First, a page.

As far as the wires sizing for the 100A panel, #4 is acceptable in residential applications, #3 is commonly used in residential and always used in commercial applications, is hardly anymore money, but gives you more wire to carry heavy loads.

ALSO, I did not read where anyone mentioned that all these numbers are concerning COPPER wire and not aluminum. If you use aluminum you will want to go 2 wire sizes larger and increase the size of the pipe accordingly. Make sure everything is good for CU (copper), or AL/CU. If you mix metals you will need to use some sort of anti oxidant to keep the metals from corroding.

This electrical stuff ain't no biggie, its the fire caused by improper installations thats the big deal.....
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Old 05-28-2008, 10:35 AM
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Quote:
Originally Posted by ztoy
May I chime in? Over 20 years as an electrician....

Its always best to check with the local jurisdiction for the proper install, and what this inspector told you is ok. Using 1" pvc might be alright, but depending on the number of 90's in your pipe run using small pipe like that can be a real pain to pull the wire through. I would recommend at least 1 1/4" pipe myself. Cost will be barely more but the labor might prove to be much easier. Also, I totally disagree with the ground wire size.I would go with a #4 as a ground wire due to there being much less resistance in the larger wire. Remember you want any stray voltages to go to ground and less resistance to the electron flow is what you are looking for. Also, since the 100A panel is a subpanel, the ground wires and the neutral wires in the 100A panel need to be kept separate and terminated onto separate bars. Insulate the neutral bar from having direct contact with the panel tub (housing) so that the neutrals and grounds are truly separate. You do not want two points of potential. You want stray voltages to go to ground and not to the neutrals. And NO ground rod off the subpanel, thats what the ground wire coming from the 400A panel is for.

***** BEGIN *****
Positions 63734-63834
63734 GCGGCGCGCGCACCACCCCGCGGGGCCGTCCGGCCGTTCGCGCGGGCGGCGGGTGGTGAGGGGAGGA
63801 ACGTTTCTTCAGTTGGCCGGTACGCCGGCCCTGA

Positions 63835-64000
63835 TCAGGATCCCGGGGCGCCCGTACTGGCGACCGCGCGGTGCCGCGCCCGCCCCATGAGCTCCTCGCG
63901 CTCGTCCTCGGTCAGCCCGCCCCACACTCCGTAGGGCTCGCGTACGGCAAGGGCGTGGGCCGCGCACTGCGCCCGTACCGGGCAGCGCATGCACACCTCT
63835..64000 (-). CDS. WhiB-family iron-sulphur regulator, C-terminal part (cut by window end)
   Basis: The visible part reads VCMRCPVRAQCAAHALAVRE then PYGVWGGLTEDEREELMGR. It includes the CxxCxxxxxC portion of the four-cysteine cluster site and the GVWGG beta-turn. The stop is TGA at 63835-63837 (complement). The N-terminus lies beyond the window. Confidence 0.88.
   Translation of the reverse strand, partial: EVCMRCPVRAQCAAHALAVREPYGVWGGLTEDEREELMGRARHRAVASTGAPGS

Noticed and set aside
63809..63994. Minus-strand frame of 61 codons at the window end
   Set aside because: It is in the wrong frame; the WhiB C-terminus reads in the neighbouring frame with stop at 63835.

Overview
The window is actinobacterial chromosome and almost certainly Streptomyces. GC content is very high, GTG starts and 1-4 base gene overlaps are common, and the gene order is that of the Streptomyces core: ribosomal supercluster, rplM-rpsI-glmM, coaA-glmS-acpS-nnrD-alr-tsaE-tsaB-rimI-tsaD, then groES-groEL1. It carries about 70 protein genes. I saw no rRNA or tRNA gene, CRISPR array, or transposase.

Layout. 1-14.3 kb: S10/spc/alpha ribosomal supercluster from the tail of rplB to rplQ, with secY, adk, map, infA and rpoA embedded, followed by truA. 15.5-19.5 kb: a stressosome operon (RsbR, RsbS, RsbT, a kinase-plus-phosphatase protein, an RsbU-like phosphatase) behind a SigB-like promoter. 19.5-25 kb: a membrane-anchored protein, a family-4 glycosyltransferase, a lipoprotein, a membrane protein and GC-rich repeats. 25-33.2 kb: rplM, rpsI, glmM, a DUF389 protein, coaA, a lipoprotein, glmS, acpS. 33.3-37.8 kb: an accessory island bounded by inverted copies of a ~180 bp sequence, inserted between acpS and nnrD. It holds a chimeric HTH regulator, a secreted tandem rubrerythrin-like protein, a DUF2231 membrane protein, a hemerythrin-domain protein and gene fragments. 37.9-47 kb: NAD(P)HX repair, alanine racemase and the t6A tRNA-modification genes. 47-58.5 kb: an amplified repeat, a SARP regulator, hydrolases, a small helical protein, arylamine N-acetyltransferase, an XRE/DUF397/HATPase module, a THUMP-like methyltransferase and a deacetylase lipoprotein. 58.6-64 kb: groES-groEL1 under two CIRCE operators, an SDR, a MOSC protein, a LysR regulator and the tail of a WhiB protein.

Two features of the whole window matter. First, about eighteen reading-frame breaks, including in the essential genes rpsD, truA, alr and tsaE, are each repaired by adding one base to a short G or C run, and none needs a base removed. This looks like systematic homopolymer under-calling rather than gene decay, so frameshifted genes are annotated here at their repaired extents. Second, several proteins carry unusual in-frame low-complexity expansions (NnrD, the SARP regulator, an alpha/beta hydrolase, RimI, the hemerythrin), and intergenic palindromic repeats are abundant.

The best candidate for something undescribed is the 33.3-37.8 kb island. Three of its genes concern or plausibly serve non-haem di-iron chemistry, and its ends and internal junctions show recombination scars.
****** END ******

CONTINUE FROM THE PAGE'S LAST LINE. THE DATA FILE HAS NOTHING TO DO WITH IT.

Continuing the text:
As far as the wires sizing for the 100A panel, #4 is acceptable in residential applications, #3 is commonly used in residential and always used in commercial applications, is hardly anymore money, but gives you more wire to carry heavy loads.

ALSO, I did not read where anyone mentioned that all these numbers are concerning COPPER wire and not aluminum. If you use aluminum you will want to go 2 wire sizes larger and increase the size of the pipe accordingly. Make sure everything is good for CU (copper), or AL/CU. If you mix metals you will need to use some sort of anti oxidant to keep the metals from corroding.

This electrical stuff ain't no biggie, its the fire caused by improper installations thats the big deal.....
Thanks for your reply.
Yes, I will be using all copper and the ground will be separated as you say. I have 2 - 90s and a 45 in the conduit run.

I would like to know more of your reasoning for not agreeing with the #8 for the ground wire. Table 250-122 of the NEC states that for 100A, #8 wire is required.
I assume that your recommendation of using a bigger wire must be for safety reasons you've witnessed though experience rather than what code says.
From my understanding, the ground wire doesn't carry the full load except for extremely short bursts which trips the breaker. Since the bursts are short, heat isn't built up in the wire, thus the reduction in wire size needed.
I am confused at your reference to resistance and stray voltages. Wouldn't the strays be of low power making the resistance difference negligible?
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Old 05-29-2008, 10:30 AM